Shortchanging your health insurance may cost your life in Singapore

Two weeks ago, I upgraded my whole family’s health insurances to Integrated Shield Plan (Private Hospital)  to provide maximum coverage for medical expenses. As I also opted for the rider to cover the deductible and co-insurance portions, the amount of cash forked out was about $1,100 per annum after Medisave deduction.

The decision to upgrade our health insurances came about after a health scare that occurred to my colleague and my brother’s daughter who suffered a broken leg a couple of months ago. These incidents certainly really drove home the importance of buying health insurances when in the pink of health. With the kick-in of Medishield Life with effect 1 November 2015, you are still eligible for Medishield Life even if you have pre-existing illnesses or health problems at the point of applying for Medishield Life. However, do note that if your pre-existing conditions are very serious, you may need to pay additional premiums.

Personally, I am glad that the government has finally decided to provide coverage to Singaporeans born with pre-existing illnesses. This is the right thing to do, especially for new-born babies born with defects or chronic health problems. The Medishield Life will also offer protection for life to Singaporeans and Permanent Residents, so we need not worry about not having medical expenses coverage when we are old. The only shortcoming of this policy is that it also extends coverage to those who previously refused to join the Medishield scheme and then suffer from serious illnesses. The rest of Singaporeans have to pay higher premiums because of this group of “Medishield defaulters”.

SG Wealth Builder

When we are young and healthy, we tend to take things for granted and assume that we would live forever. But do you know that Singapore hospitals have been facing severe bed crunch for a long time? In fact, last year, Changi General Hospital had to set up a huge air-conditioned tent to house patients waiting for beds. This is not surprising given that during peak periods, many public hospitals had been facing 100% bed occupancy and had no choice but to transfer many patients to private hospitals.

Just imagine if your loved ones ended up in a public hospital and having to endure the wait for a bed and could not bathe for days. Imagine if the hospital wanted to transfer your loved ones to a private hospital with bed capacity but then you realize that the bills would be expensive because their health insurance policies cover Class A/B1 wards in public hospitals only. Wouldn’t you be in deep agony and wished that you had purchased an Integrated Shield Plan that covers the private hospital stay?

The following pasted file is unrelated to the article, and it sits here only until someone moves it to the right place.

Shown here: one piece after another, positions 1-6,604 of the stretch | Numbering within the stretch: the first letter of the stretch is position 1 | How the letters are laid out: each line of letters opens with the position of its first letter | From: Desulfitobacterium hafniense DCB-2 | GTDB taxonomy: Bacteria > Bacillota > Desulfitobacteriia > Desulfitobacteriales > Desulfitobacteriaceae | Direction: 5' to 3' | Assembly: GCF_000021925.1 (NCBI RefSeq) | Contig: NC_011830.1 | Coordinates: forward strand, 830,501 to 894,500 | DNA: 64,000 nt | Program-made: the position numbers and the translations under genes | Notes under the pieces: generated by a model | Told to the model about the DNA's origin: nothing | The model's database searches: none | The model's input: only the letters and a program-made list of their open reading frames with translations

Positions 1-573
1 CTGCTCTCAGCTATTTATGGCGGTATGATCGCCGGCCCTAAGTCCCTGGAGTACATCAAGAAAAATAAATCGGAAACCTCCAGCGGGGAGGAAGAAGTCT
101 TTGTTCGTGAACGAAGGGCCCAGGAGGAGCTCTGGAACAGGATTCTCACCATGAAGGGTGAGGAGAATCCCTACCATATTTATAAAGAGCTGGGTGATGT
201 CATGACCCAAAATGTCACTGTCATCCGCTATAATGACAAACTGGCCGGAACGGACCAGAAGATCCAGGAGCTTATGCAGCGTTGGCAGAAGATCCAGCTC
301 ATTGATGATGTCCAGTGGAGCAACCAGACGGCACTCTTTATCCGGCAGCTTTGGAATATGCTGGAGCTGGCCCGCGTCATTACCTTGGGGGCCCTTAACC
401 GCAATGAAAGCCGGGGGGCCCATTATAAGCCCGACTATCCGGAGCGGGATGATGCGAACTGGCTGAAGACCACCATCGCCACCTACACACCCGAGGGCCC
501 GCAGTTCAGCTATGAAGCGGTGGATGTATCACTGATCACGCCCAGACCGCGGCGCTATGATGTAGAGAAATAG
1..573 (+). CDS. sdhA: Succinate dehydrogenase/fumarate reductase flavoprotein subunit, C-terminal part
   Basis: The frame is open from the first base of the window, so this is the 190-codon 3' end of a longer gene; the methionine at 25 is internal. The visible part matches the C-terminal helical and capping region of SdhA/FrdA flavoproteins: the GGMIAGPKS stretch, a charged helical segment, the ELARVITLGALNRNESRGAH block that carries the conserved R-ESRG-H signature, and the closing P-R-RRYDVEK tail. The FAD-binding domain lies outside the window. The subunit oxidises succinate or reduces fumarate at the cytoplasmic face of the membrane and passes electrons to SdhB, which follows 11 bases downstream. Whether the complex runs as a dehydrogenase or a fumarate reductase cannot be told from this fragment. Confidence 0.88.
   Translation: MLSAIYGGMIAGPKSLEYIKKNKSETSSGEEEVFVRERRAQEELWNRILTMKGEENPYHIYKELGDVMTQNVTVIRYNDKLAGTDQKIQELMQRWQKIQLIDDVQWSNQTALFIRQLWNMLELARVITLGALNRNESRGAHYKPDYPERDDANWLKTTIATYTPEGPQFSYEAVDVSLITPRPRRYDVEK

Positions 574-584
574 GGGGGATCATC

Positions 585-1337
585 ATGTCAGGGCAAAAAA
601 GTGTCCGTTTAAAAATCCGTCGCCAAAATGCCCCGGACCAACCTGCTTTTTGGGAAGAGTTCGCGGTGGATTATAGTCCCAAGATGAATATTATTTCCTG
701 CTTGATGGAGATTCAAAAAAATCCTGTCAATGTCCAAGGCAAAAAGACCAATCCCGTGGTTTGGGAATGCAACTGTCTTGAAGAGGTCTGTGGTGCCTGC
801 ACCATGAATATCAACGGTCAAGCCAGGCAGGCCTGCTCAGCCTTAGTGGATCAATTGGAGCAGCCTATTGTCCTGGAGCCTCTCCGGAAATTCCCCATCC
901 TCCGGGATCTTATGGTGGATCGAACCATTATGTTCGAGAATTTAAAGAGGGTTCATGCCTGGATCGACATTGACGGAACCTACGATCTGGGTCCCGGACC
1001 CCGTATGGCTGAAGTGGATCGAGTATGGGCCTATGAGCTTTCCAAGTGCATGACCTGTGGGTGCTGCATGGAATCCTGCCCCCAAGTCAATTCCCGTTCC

When it comes to health insurance, don’t be penny-wise, pound foolish. Yes, you can save a lot of yearly premiums by opting for Class A/B1/C plans. But bear in mind that in today’s context, this approach may cost your life. This is because Singapore’s public health sector perennially faces a shortage of specialists. Most of the top specialists are found in the private sector and hence even if Singapore government address the bed crunch issue, there may not be enough doctors to give quality care to patients in the public hospitals.

I have seen so many of my friends around me trying to save money by opting for the cheapest health insurance plan. Don’t do that. You only have one body, take good care of it. You only live once and can bring no amount of money to your grave. So don’t be silly and think that you can beat fate.

Magically yours,

SG Wealth Builder

2 thoughts on “Shortchanging your health insurance may cost your life in Singapore

  • November 22, 2015 at 12:36 pm

    Health is indeed important. It is the most important!

    Under Medishield, if there’re insufficient Class C wards and the hospital has to put us into a higher class ward, not to worry, we will only need to pay the bill (under Medishield) as if we’re still staying in Class C. We will not be penalised because of a shortage of beds.

  • November 29, 2015 at 1:19 pm

    Hi there,

    In my article, I wrote about transfer from public hospital to private hospital and not upgrading to higher class ward.
    Also, I cannot confirm that there would be no penalty as I am not an expert in this area. So lets not take chances okay?

    SG Wealth Builder

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